Well, here's something, but its far from an argumentative analysis essay:
Mending Wall is one of the poems that I'm studying in IB this year. The poem starts out with the ambiguous "Something there is that doesn't love a wall". Frost ponders why there's something in him, perhaps in all humans that doesn't like walls. Yet the irony is that he contacted his neighbor "I let my neighbor know beyond the hill" to fix the wall. Frost is the one that instigates this fixing of the wall. He also mocks his neighbor a bit, repeating "good fences make good neighbors", as if the man is very stubborn and determined to fix the fence. Also, Frost's neighbor seems to be ignorant or simplistic, perhaps even primitive. The neighbor is described to be "like an old-stone savage". Yet, at the very end of the poem, Frost seems to come to the realization that fences, though he may not like them, are necessary because they give people a sense of security. The end of the poem is much darker than the rest of the poem, and Frost seems to see that there may be a part of his neighbor that he, too, would like to keep away from him, as shown by,
"In each hand, like an old-stone savage armed.
He moves in darkness as it seems to me,
Not of woods only and the shade of trees.
It seems that his neighbor can appear dangerous as well, and Frost ends with his neighbor's statement, "Good fences make good neighbors". In short, the fence is what physically keeps the two neighbors apart, but also brings them together each spring to mend it once again.
How difficult it is to bare our souls to others--to really be who we are. It's fear that keeps us from showing our true nature. we're afraid others won't like us--won't like what they see. Isn't it a pity if, in the end, we have to try to talk to a friend, to tell him or her what we're feeling when we've never done that before. Will our friend understand? but eventually everyone must show themselves. there will come a time, so it's better to be honest about what you think and feel from the start.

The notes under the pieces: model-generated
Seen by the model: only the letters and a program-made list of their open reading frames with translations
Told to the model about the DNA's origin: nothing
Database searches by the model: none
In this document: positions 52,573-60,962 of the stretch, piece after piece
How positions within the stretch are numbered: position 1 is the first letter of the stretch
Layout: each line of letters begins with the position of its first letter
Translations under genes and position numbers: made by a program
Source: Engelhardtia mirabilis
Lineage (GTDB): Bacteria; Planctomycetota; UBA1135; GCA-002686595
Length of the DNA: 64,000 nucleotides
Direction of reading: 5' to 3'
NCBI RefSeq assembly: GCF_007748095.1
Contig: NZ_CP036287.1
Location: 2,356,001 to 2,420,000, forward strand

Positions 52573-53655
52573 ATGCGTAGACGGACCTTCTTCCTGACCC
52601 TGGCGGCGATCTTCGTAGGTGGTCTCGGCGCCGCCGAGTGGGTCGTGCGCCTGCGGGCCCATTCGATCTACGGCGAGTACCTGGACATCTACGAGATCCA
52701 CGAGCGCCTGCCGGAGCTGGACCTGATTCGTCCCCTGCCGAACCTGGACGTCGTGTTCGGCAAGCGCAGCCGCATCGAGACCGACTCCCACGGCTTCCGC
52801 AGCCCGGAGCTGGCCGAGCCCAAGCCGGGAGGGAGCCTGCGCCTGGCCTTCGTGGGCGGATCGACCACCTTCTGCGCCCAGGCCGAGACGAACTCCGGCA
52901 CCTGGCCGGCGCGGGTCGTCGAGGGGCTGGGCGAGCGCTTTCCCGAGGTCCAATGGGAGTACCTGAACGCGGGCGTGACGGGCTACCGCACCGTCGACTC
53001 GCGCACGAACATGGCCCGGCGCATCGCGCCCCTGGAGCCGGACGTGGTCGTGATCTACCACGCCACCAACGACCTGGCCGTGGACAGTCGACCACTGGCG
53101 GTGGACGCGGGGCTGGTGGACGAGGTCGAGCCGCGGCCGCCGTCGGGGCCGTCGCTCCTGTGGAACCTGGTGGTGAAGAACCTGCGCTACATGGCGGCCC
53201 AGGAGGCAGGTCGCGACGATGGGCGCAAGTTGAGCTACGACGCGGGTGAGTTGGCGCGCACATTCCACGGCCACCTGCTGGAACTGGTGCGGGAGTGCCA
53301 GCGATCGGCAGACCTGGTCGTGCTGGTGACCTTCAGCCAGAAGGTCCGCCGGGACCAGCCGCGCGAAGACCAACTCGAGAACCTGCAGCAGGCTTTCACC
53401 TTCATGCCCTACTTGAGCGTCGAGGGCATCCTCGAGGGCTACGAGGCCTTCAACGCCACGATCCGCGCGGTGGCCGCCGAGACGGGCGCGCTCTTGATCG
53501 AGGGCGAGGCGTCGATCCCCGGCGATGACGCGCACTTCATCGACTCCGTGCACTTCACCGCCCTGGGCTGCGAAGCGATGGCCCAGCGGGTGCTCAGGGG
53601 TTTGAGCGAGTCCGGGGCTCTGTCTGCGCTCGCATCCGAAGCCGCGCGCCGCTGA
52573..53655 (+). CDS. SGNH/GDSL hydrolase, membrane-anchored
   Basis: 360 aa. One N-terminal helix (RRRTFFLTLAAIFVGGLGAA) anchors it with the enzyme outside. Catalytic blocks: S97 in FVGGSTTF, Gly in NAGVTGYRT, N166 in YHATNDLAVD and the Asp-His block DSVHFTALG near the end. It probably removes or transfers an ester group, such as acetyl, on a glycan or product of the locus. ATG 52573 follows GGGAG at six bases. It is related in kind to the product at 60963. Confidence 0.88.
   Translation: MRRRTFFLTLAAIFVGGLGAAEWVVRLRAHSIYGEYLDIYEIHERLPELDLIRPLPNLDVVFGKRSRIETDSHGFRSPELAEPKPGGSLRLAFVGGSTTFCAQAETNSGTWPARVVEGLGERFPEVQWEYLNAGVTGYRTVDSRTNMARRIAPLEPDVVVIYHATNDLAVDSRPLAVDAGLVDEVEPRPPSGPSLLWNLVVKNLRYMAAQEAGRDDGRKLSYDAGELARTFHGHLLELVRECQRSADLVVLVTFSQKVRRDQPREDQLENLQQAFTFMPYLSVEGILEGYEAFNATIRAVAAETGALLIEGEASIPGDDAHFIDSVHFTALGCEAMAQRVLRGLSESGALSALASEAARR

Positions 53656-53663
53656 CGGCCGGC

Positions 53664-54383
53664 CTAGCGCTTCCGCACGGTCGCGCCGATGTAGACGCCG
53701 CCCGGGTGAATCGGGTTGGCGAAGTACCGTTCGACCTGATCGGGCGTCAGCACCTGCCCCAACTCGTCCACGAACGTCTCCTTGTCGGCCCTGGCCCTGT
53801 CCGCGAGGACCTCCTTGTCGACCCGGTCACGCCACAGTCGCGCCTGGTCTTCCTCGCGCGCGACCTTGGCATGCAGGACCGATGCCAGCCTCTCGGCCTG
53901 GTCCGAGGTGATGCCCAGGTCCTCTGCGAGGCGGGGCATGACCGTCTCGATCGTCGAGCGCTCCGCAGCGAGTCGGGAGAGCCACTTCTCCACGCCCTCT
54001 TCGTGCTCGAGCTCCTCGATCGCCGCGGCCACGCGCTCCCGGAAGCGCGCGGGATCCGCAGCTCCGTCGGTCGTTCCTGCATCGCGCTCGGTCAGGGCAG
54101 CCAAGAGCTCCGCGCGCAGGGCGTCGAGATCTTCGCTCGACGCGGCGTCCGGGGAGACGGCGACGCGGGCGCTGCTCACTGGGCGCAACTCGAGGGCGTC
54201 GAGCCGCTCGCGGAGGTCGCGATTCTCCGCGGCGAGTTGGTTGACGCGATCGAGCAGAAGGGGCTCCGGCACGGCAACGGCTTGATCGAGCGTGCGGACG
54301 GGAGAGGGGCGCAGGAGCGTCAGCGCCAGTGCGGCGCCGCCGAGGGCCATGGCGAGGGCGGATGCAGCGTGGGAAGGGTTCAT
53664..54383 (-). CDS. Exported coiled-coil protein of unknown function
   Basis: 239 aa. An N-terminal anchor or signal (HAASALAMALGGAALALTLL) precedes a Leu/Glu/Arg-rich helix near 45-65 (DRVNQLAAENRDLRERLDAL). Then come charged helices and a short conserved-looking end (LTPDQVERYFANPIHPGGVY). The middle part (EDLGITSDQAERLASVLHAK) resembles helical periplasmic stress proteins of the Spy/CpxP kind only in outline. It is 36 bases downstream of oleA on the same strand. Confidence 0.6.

because he wanted to
Robert frost has written MANY poems
he got the inspiration while cleaning his cats litter box
The poem, Questioning Faces , means that an owl is watching in on children.
yes he had a sister
It is about frost and his neighbour,every spring they meet to discuss on how to mend the wall that is being broken yet frost does not like the idea of having a wall.He asks himself what im i walling in or walling out,and when he suggests to his neighbour that they do not really need a wall,his neighbour just says good fences make good neighbours. EDIT: The main concept is to examine those walls that we put up in the past. This can extend to racial segregation, emotional barriers, etc. Why do we hold on to prejudices and other such walls that our "fathers" have put in place? Frost is suggesting that we should examine these barriers and decide if they are really beneficial and applicable to our lives today.
He believed that the choices we make are very significant in how our lives turn out. He thought the essential things in life are what is unseen, such as placing a high value on caring relationships and having integrity.
the main idea of this poem is that the oven bird is a postitive creature. even though fall is coming and all the other birds have stopped singing and are flying away becaus they know that fall brings colder weather and all this other negative stuff. the oven bird brings the question, "why not make the most out of what you've got?" i would say a good theme for this poem is it's better to have a postitive outlook on things in life, or maybe things change and it is up to you to decide how you will take it.
The road not taken. i want to know another poem by robert frost which is an allegory.
She was never given a name, and "The Blue Genie" refers to the "Boss" of the genies... not Jeannie's Evil cousin...
The theme of this poem is decision making and courage but the poet used symbolic language in this poem. The diverging road indicates confusion in making a choice.